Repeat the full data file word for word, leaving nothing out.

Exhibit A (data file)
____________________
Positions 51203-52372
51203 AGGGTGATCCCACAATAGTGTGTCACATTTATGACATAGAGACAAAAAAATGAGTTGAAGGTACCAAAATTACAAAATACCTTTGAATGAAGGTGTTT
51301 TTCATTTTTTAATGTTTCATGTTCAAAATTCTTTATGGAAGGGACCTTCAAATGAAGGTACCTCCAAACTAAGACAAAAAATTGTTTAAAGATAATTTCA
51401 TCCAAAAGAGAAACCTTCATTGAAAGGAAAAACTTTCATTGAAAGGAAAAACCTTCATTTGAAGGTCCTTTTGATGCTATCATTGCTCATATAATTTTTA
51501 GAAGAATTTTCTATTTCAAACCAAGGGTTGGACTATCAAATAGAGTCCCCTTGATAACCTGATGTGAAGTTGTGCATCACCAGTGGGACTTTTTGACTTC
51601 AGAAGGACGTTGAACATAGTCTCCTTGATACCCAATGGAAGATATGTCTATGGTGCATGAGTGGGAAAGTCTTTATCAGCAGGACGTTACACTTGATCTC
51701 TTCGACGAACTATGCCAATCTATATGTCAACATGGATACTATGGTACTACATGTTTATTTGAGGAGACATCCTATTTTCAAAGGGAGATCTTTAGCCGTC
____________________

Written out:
Positions 51203-52372
51203 AGGGTGATCCCACAATAGTGTGTCACATTTATGACATAGAGACAAAAAAATGAGTTGAAGGTACCAAAATTACAAAATACCTTTGAATGAAGGTGTTT
51301 TTCATTTTTTAATGTTTCATGTTCAAAATTCTTTATGGAAGGGACCTTCAAATGAAGGTACCTCCAAACTAAGACAAAAAATTGTTTAAAGATAATTTCA
51401 TCCAAAAGAGAAACCTTCATTGAAAGGAAAAACTTTCATTGAAAGGAAAAACCTTCATTTGAAGGTCCTTTTGATGCTATCATTGCTCATATAATTTTTA
51501 GAAGAATTTTCTATTTCAAACCAAGGGTTGGACTATCAAATAGAGTCCCCTTGATAACCTGATGTGAAGTTGTGCATCACCAGTGGGACTTTTTGACTTC
51601 AGAAGGACGTTGAACATAGTCTCCTTGATACCCAATGGAAGATATGTCTATGGTGCATGAGTGGGAAAGTCTTTATCAGCAGGACGTTACACTTGATCTC
51701 TTCGACGAACTATGCCAATCTATATGTCAACATGGATACTATGGTACTACATGTTTATTTGAGGAGACATCCTATTTTCAAAGGGAGATCTTTAGCCGTC